Durham-based BioCryst, which discovers and develops medicines to treat rare diseases, said the U.S. Food and Drug Administration has granted orphan drug designation for its experimental therapy to treat fibrodysplasia ossificans progressive (FOP).
FOP is an ultra-rare and severely disabling genetic disorder that causes the irregular formation of bone in muscles, tendons, ligaments and other connective tissues. Over time, the condition can cause fused joints, deformities, restricted mobility and premature death.
The FDA’s orphan drug status promotes the development of drugs or biologics that treat diseases or medical conditions that affect fewer than 200,000 people in the United States. Companies that receive the designation are eligible for incentives that can include tax credits for clinical trials, exemption from user fees, and up to seven years of market exclusivity upon product approval.
BioCryst’s new FOP medicine, BCX9250, already had received fast track designation from the FDA earlier this year, as well as both orphan drug status and PRIME designation from the European Medicines Agency (EMA). The FDA’s fast track program and the EMA’s PRIME system are both designed to speed up the process of developing drugs that treat serious conditions and fill unmet medical needs.
“We appreciate the FDA’s decision to grant orphan drug designation to BCX9250 as we work toward our goal of bringing this important oral investigational therapy to FOP patients,” said Helen Thackray, M.D., BioCryst’s chief research and development officer. “The benefits available to us through this designation – and the designations we previously received from the FDA and EMA – have the potential to advance our ALK-2 inhibitor program as efficiently as possible as we move towards beginning trials in FOP patients next year.”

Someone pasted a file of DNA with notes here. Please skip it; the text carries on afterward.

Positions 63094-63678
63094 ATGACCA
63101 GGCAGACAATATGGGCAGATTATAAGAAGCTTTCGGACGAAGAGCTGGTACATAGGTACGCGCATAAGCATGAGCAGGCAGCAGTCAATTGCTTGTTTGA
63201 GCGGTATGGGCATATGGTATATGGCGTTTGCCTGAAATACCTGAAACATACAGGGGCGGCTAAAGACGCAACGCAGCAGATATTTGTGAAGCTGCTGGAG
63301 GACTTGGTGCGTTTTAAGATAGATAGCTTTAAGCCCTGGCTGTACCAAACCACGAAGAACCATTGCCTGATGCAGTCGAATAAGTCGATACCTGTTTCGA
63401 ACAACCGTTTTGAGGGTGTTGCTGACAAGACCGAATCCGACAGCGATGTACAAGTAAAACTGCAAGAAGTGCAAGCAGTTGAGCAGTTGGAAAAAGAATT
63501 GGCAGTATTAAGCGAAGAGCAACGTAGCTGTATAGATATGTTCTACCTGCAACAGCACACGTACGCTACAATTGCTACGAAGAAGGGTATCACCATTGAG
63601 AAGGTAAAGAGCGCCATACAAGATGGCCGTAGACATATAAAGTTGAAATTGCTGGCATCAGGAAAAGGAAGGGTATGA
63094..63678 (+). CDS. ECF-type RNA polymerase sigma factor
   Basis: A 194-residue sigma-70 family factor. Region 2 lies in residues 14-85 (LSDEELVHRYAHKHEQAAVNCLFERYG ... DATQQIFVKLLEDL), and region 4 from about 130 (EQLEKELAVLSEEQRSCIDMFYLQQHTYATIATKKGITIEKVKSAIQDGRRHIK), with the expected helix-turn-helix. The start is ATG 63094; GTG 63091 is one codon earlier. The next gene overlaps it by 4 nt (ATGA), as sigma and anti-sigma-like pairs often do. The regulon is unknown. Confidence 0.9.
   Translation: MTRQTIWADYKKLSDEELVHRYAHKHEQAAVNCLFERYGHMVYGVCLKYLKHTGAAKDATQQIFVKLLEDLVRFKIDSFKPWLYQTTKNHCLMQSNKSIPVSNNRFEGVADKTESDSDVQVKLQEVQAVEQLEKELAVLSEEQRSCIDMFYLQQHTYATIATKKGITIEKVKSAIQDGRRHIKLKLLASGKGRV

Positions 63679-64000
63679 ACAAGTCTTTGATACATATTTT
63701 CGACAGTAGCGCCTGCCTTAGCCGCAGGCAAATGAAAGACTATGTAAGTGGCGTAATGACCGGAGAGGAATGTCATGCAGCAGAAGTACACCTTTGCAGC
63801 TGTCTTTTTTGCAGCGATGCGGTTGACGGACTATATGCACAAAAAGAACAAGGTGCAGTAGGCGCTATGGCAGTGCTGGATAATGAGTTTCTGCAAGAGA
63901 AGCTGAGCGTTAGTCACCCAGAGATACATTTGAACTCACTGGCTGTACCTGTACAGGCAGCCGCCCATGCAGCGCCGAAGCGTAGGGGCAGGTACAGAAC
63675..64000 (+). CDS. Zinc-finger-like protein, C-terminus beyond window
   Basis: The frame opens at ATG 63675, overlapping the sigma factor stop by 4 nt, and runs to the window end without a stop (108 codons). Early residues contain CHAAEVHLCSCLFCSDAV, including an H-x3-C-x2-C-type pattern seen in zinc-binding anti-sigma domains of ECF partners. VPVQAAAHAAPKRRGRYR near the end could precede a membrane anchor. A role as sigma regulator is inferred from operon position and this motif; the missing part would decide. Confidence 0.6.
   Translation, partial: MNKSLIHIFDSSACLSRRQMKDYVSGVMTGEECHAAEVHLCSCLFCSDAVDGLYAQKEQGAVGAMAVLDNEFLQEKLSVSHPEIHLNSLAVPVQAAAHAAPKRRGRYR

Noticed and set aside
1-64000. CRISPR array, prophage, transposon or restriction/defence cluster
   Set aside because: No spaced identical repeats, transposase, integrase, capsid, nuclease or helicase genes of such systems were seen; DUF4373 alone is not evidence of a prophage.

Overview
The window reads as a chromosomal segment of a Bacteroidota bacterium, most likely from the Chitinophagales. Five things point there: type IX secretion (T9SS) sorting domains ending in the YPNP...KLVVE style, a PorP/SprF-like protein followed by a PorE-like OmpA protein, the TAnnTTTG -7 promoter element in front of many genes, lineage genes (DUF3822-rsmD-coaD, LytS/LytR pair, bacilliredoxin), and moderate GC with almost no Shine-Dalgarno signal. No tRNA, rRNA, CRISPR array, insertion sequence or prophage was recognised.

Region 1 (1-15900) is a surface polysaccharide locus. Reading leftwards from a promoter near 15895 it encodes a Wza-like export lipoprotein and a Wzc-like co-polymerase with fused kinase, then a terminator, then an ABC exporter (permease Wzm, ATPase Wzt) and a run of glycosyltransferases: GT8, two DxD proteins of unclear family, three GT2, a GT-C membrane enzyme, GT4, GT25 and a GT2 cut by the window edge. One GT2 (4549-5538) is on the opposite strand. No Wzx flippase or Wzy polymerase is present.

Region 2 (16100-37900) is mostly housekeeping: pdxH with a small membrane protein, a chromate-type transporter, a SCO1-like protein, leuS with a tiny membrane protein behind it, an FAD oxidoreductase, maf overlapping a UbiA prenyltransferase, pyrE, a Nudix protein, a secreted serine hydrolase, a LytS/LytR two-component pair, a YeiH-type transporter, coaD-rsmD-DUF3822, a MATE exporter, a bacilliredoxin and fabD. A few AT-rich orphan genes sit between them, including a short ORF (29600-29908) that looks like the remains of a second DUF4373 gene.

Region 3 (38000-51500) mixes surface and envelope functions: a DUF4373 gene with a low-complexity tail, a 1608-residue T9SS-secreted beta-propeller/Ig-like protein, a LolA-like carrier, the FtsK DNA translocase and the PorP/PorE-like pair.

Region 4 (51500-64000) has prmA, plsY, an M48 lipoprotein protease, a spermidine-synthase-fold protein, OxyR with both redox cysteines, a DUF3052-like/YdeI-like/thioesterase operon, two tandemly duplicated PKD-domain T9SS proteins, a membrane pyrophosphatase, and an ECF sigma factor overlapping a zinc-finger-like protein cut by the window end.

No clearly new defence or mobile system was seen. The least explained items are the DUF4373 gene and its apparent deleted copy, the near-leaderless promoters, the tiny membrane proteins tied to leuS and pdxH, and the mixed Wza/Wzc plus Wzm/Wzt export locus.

BCX9250 is a novel, oral activin receptor-like kinase-2 (ALK-2) inhibitor designed to constrain the ALK-2 enzyme, which is part of the normal pathway for bone formation. An activating mutation in ALK-2 is necessary for FOP to occur, which makes the ALK-2 enzyme an ideal target for an effective treatment, according to BioCryst.
The company said its Phase 1 clinical trials have shown BCX9250 to be safe and well tolerated by patients.
BioCryst, which trades on the Nasdaq stock exchange under the symbol BCRX, was founded in 1986 and moved its headquarters to Durham in 2010. It focuses on small-molecule medicines in which enzymes play a key role in the biological pathway.
BioCryst’s oral medication ORLADEYO and its intravenous infusion RAPIVAB are approved in the U.S. and multiple global markets. ORLADEYO is a therapy for hereditary angioedema (HAE), a disorder affecting the blood vessels that causes recurring swelling of the limbs, face, intestinal tract and airway. RAPIVAB is used to treat the flu.
(C) NC Biotech Center
Original Article Source: WRAL TechWire